Quebec Retailer ‘Benisti Group’ Providing Funding to Struggling COVID-Struck Businesses [Interview]

Among the murk of the current global health crisis, there are few bright spots to be found. The reporting of new COVID infections continues daily, at an alarming rate, with the number of confirmed cases reported worldwide since the start of the pandemic recently surpassing 60 million. Impacts of the virus’ spread have affected everyone from all walks of life, severely altering the ways in which we do just about everything.

To a large extent, it’s served to restrain, restrict, and even halt our progress. For those operating within the retail industry, the impediments have resulted in devastation reflected in a recent surge of bankruptcies and business closures. And, with many more merchants across the country and the world teetering on the brink of survival, the year 2020 will almost certainly be summed up by most as a very dark time for retailers. But penetrating the darkness, lending light and support to those within the industry wherever possible, is one Montrealer with a big heart and a deep passion for the continued health and success of the fashion and retail industries.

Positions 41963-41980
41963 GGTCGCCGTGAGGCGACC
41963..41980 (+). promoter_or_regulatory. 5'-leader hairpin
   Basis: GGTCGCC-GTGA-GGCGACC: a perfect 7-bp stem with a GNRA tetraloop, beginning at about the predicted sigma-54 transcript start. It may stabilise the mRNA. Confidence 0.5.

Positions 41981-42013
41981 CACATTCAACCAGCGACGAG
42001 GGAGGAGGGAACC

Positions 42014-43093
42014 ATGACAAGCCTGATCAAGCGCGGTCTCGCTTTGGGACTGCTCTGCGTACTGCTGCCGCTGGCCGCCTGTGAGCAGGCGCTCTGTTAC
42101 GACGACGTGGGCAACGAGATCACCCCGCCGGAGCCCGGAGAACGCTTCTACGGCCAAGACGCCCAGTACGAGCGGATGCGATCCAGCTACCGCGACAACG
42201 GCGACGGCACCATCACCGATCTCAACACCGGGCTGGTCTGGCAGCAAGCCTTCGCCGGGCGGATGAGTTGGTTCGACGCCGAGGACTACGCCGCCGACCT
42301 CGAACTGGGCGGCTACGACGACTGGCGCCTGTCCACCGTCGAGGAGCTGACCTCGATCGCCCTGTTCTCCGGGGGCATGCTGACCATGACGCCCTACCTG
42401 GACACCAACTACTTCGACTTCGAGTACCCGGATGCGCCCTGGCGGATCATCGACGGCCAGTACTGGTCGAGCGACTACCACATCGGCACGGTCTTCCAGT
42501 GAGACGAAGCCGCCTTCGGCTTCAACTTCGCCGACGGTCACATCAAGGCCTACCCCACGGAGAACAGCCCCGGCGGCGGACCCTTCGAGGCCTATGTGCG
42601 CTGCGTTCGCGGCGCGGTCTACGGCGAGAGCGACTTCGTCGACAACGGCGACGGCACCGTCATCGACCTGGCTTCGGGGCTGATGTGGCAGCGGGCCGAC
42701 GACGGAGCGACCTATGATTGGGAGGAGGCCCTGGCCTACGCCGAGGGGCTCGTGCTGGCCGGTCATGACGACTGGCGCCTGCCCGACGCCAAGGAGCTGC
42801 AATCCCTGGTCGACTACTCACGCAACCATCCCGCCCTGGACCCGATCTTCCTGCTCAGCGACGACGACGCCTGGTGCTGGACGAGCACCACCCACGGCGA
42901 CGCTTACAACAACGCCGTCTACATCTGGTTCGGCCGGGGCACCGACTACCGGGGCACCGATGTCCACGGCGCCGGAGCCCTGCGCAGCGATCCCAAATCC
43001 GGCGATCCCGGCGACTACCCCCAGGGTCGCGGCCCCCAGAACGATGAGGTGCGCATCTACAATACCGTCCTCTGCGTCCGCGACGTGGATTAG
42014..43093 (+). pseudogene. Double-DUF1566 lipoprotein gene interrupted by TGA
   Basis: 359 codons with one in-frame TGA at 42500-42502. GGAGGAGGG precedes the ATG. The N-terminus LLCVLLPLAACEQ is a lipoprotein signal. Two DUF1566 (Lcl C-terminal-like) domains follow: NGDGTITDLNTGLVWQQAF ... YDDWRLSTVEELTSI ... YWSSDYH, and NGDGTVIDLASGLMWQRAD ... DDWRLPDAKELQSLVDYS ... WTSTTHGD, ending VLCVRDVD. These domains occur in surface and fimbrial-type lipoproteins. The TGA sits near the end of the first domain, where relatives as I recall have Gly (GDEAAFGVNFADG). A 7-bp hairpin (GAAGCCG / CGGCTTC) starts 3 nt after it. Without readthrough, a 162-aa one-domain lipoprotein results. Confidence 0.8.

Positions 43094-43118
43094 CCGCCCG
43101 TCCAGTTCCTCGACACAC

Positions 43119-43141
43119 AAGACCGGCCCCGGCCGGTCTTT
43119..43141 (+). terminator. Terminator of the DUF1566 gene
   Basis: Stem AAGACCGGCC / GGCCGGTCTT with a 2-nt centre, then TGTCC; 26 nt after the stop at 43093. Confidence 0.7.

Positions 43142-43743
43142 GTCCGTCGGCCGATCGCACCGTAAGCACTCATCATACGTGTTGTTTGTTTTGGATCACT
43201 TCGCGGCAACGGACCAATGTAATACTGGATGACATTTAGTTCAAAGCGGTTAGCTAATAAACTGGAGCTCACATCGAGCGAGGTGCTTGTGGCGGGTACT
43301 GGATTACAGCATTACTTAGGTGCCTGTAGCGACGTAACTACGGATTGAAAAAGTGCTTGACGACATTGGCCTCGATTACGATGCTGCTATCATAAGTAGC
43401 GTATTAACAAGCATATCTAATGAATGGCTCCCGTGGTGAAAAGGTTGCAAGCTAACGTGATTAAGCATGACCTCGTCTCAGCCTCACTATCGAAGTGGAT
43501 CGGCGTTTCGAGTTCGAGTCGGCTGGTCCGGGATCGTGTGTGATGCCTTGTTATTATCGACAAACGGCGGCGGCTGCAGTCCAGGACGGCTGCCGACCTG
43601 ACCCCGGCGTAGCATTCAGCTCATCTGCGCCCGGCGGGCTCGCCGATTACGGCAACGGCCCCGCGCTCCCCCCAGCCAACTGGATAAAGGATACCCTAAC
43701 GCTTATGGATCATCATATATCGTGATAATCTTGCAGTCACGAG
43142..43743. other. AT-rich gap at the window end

A Compulsion to Help

In response to the immediate and negative repercussions that began resulting from the pandemic back in March, bearing witness to the struggles and hardships of so many of his retail compatriots, Maurice Benisti, CEO and Co-Founder of Quebec luxury giant Benisti Group, stepped up in an effort to relieve some of the pressures felt by the businesses that carry his company’s iconic Point Zero brand, aiding many of them financially while also offering them operational support where he and his company could provide it. It’s an extraordinary philanthropic gesture that comes at a time when many of its benefactors require it most. But, according to Benisti, in light of the gravity of the situation at hand, the company felt compelled to take such actions.